Open main menu

Wikipedia β

Portal:Indigenous peoples of the Americas

Introduction

The indigenous peoples of the Americas are the pre-Columbian peoples of the Americas and their descendants.

Although some indigenous peoples of the Americas were traditionally hunter-gatherers—and many, especially in the Amazon basin, still are—many groups practiced aquaculture and agriculture. The impact of their agricultural endowment to the world is a testament to their time and work in reshaping and cultivating the flora indigenous to the Americas. Although some societies depended heavily on agriculture, others practiced a mix of farming, hunting and gathering. In some regions the indigenous peoples created monumental architecture, large-scale organized cities, chiefdoms, states and empires.

Selected article

In Summer, Kiowa.jpg

The Kiowa /ˈk.wə/ are a nation of American Indians of the Great Plains. They migrated from western Montana southward into the Rocky Mountains in Colorado in the 17th and 18th centuries, In 1867, the Kiowa moved to a reservation in southwestern Oklahoma.

Today they are federally recognized as Kiowa Tribe of Oklahoma with headquarters in Carnegie, Oklahoma. The Kiowa language is still spoken today and is part of the Tanoan language family. As of 2011, there are 12,000 members.

Kiowa call themselves Ka'igwu, meaning "Principal People". Ancient names were Kwu-da and Tep-da, relating to the myth pulling or coming out of a hollow log until a pregnant woman got stuck. Later, they called themselves Kom-pa-bianta for "people with large tipi flaps", before they met Southern Plains tribes or before they met white men. Another explanation of their name "Kiowa" originated after their migration through what the Kiowa refer to as "The Mountains of the Kiowa" (Kaui-kope) in the present eastern edge of Glacier National Park, Montana, just south of the border with Canada.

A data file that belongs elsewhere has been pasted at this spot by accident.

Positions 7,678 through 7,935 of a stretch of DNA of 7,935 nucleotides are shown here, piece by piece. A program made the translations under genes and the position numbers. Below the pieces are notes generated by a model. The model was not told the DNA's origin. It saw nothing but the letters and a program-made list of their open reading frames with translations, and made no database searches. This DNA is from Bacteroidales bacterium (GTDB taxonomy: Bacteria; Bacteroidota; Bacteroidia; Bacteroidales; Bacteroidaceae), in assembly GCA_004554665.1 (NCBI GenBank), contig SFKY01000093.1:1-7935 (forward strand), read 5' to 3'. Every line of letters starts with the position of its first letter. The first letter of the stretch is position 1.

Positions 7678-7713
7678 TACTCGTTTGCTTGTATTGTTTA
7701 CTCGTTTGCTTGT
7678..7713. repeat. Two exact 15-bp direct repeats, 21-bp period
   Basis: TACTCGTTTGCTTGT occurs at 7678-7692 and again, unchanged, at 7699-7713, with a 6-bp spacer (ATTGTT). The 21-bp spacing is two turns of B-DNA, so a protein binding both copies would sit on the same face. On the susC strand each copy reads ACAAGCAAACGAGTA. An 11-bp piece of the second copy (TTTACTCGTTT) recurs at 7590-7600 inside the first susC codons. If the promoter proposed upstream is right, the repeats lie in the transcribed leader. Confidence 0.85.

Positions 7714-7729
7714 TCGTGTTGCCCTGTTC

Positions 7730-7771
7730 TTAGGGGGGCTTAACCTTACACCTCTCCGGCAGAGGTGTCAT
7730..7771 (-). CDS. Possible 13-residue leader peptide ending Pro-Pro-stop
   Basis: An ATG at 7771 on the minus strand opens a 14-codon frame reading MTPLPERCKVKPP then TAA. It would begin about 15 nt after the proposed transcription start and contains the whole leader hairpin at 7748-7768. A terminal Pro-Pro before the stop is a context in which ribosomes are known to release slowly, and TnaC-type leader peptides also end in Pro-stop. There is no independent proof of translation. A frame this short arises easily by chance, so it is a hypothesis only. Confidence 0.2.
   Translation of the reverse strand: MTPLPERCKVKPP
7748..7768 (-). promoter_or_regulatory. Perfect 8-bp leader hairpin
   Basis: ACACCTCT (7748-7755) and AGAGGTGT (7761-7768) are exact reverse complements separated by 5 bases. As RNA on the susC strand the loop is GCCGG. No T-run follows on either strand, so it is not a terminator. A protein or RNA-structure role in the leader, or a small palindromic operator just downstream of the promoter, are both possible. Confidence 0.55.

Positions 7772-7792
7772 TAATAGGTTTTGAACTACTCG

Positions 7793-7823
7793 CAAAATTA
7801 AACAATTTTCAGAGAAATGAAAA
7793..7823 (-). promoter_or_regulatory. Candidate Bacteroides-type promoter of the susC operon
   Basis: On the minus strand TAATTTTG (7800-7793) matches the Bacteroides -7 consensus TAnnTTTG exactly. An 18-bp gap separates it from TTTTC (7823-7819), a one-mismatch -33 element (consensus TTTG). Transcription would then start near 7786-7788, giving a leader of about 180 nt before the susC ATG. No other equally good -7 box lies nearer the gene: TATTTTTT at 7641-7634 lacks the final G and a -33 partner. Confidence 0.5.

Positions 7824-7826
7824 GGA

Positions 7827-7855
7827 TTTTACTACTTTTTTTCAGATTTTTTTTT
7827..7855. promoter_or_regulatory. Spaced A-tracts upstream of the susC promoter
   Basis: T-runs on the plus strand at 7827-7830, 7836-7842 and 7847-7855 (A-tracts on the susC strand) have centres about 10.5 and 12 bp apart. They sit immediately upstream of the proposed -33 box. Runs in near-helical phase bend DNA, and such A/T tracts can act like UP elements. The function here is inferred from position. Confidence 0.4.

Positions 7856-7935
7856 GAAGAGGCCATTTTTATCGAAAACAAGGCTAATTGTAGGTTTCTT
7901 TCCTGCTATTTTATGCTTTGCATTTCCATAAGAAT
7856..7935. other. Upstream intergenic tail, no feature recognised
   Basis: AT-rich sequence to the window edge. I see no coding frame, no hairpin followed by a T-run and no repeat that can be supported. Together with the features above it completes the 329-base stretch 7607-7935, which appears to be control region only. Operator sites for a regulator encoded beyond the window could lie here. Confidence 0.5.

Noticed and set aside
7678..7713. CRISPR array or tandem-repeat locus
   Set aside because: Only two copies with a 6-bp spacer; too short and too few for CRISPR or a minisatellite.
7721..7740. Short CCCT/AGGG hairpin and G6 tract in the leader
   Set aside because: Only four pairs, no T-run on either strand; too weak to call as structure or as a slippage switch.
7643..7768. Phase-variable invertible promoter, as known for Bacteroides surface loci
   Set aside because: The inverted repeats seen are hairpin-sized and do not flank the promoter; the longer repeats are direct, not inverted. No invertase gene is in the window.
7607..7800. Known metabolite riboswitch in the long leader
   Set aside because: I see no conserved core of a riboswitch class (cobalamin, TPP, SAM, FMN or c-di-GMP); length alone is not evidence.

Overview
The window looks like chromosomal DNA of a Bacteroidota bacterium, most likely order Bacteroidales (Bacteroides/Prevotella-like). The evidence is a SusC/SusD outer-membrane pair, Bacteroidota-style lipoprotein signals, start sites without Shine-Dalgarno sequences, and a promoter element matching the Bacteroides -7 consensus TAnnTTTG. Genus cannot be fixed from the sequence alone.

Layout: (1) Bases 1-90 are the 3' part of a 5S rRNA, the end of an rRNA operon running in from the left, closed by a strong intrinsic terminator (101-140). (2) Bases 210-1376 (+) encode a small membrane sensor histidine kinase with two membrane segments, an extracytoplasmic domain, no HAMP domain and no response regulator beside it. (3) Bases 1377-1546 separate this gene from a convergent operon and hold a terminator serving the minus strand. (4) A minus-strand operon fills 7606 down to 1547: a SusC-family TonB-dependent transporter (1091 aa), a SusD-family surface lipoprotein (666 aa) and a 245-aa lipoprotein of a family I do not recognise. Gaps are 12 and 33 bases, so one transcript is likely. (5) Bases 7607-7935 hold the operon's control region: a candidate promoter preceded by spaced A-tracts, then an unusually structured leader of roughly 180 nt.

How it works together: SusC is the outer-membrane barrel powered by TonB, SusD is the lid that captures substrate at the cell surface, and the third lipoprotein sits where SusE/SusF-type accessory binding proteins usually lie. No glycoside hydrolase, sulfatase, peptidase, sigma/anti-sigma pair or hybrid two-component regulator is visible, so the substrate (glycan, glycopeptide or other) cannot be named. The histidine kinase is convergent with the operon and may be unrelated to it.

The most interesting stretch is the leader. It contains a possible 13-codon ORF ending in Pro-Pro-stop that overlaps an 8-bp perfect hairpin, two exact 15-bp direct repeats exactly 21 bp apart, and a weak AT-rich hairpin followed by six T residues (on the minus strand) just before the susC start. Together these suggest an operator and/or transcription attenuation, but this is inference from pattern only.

Selected image

Selected biography

Moctezuma II in the Codex Mendoza

Moctezuma II (c. 1466 – 29 June 1520), also known by a number of variant spellings including Montezuma, Moteuczoma, Motecuhzoma and referred to in full by early Nahuatl texts as Motecuhzoma Xocoyotzin (Moctezuma the Young), was the ninth tlatoani or ruler of Tenochtitlan, reigning from 1502 to 1520. The first contact between indigenous civilizations of Mesoamerica and Europeans took place during his reign, and he was killed during the initial stages of the Spanish conquest of Mexico, when Conquistador Hernán Cortés and his men fought to escape from the Aztec capital Tenochtitlan.

During his reign the Aztec Empire reached its maximal size. Through warfare, Moctezuma expanded the territory as far south as Xoconosco in Chiapas and the Isthmus of Tehuantepec, and incorporated the Zapotec and Yopi people into the empire. He changed the previous meritocratic system of social hierarchy and widened the divide between pipiltin (nobles) and macehualtin (commoners) by prohibiting commoners from working in the royal palaces.

Did you know…

Categories

Related portals

Things you can do

Selected panorama

85 - Machu Picchu - Juin 2009.jpg
Machu Picchu
image credit: Martin St-Amant

Recognized content

Featured articles

Former featured articles

Good articles

Former good articles

Did you know? articles

In the News articles

Associated Wikimedia

The following Wikimedia Foundation sister projects provide more on this subject:

Wikibooks
Books

Commons
Media

Wikinews 
News

Wikiquote 
Quotations

Wikisource 
Texts

Wikiversity
Learning resources

Wiktionary 
Definitions

Wikidata 
Database

American indigenous language Wikipedias

Purge server cache